DDC Clinic partners with the Amish community to study rare genetic diseases. Our work within this community can have a broad impact as we translate our findings to the general population by increasing the knowledge base, improving diagnosis and treatment, with an eventual hope of aiding in disease prevention.
The Old Order Amish are ideal for genetic research because they are a genetically homogenous people who trace their ancestry back 14 generations to a small group who came from Europe in the mid-1700s. The genetic repetition in the closed Amish community causes its members to be more susceptible to genetic disease.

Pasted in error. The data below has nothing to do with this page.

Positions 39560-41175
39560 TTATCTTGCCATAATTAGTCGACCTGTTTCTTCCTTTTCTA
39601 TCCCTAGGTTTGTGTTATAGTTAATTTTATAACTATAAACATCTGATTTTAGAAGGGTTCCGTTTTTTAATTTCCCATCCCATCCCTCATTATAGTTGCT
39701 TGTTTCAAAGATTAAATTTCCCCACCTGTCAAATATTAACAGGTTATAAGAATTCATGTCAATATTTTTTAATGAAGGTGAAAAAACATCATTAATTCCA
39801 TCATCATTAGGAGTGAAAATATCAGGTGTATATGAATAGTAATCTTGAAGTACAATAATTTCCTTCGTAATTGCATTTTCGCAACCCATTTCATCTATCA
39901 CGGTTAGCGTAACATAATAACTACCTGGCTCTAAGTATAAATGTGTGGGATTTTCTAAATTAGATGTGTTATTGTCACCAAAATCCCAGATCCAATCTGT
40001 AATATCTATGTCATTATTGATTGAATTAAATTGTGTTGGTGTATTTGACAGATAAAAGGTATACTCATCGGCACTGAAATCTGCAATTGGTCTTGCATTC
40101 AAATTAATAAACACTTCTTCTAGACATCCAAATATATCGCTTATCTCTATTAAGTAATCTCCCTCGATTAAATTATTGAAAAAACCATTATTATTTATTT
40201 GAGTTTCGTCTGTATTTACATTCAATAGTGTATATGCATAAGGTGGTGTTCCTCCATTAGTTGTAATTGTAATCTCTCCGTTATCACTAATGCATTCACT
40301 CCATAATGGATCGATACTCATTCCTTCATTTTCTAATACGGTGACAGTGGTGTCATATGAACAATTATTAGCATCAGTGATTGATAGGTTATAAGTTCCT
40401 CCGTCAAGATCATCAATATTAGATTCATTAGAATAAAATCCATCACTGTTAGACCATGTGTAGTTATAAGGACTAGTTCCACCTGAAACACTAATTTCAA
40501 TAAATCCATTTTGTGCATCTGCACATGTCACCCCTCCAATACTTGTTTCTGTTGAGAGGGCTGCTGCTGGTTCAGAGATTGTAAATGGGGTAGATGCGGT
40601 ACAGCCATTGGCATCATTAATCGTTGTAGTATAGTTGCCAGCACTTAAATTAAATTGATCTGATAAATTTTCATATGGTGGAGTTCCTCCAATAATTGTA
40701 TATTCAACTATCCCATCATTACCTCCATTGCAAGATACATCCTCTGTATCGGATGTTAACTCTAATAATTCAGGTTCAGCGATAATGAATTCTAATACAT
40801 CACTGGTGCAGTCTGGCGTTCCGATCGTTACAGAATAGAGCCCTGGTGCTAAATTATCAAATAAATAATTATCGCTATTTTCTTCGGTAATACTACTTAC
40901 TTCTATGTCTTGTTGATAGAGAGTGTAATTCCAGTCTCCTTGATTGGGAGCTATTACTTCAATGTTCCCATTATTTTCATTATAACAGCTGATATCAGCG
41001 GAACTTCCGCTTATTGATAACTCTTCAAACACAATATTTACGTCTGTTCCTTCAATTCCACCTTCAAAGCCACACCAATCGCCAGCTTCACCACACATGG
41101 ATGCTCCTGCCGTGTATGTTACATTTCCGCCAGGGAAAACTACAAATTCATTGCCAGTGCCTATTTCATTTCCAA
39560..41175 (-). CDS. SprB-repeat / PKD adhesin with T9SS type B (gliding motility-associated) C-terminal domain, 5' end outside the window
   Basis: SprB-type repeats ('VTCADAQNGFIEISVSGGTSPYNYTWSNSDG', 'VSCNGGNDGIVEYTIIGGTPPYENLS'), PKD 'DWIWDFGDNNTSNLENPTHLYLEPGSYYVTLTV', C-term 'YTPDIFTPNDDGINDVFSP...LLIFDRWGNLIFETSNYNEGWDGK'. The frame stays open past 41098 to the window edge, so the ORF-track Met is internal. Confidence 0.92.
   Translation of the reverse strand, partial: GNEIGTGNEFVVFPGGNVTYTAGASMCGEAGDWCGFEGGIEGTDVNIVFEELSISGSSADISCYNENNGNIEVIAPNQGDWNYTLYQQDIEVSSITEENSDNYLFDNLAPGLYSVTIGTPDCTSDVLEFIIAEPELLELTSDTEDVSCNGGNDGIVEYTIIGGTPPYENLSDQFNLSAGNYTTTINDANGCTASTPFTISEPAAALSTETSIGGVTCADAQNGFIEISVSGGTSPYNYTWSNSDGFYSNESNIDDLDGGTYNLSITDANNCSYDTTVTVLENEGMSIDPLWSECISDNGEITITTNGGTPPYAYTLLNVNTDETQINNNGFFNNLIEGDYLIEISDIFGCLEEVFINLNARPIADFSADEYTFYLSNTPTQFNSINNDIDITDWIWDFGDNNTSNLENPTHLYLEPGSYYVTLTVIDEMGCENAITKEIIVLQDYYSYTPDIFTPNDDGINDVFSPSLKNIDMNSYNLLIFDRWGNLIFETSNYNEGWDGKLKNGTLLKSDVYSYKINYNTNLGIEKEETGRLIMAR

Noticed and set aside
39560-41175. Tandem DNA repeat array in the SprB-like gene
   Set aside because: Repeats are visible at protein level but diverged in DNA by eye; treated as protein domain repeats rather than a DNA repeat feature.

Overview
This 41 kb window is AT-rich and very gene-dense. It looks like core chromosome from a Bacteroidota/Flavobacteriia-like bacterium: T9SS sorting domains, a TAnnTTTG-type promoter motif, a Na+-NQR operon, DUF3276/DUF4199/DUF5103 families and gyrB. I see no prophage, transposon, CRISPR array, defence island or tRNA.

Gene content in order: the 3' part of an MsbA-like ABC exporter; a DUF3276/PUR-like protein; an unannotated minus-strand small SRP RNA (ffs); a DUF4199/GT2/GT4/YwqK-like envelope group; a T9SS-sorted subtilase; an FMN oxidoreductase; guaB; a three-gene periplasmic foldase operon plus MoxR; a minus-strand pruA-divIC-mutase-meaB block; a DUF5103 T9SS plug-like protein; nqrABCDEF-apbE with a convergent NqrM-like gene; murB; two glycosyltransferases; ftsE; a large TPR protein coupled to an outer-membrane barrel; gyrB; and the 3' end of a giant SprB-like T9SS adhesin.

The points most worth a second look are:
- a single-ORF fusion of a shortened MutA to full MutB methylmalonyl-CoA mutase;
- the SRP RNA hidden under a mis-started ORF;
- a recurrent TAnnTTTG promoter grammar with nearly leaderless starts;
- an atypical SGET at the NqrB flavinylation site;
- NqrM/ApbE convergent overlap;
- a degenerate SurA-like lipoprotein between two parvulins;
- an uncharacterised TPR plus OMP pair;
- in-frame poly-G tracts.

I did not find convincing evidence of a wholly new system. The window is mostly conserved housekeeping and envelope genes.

Most of the disorders that are addressed are not unique to the Amish populations so our work can benefit others in need far beyond the local community.
The Amish are true collaborative partners, working with us to find answers that will ultimately benefit people everywhere; they believe that this is their “gift to the world.”
One example of a disorder that affects the Amish in our local settlement and also exists in the overall population is Cohen syndrome. There are approximately 1000 cases of Cohen syndrome that have been diagnosed world-wide; we see between 20-30 Cohen syndrome patients routinely in the clinic.
From our work with those patients we have published information in scientific journals that can be accessed by physicians, researchers and families of Cohen syndrome patients all over the world. These families now have information that was previously unavailable to them on how best to care for their children.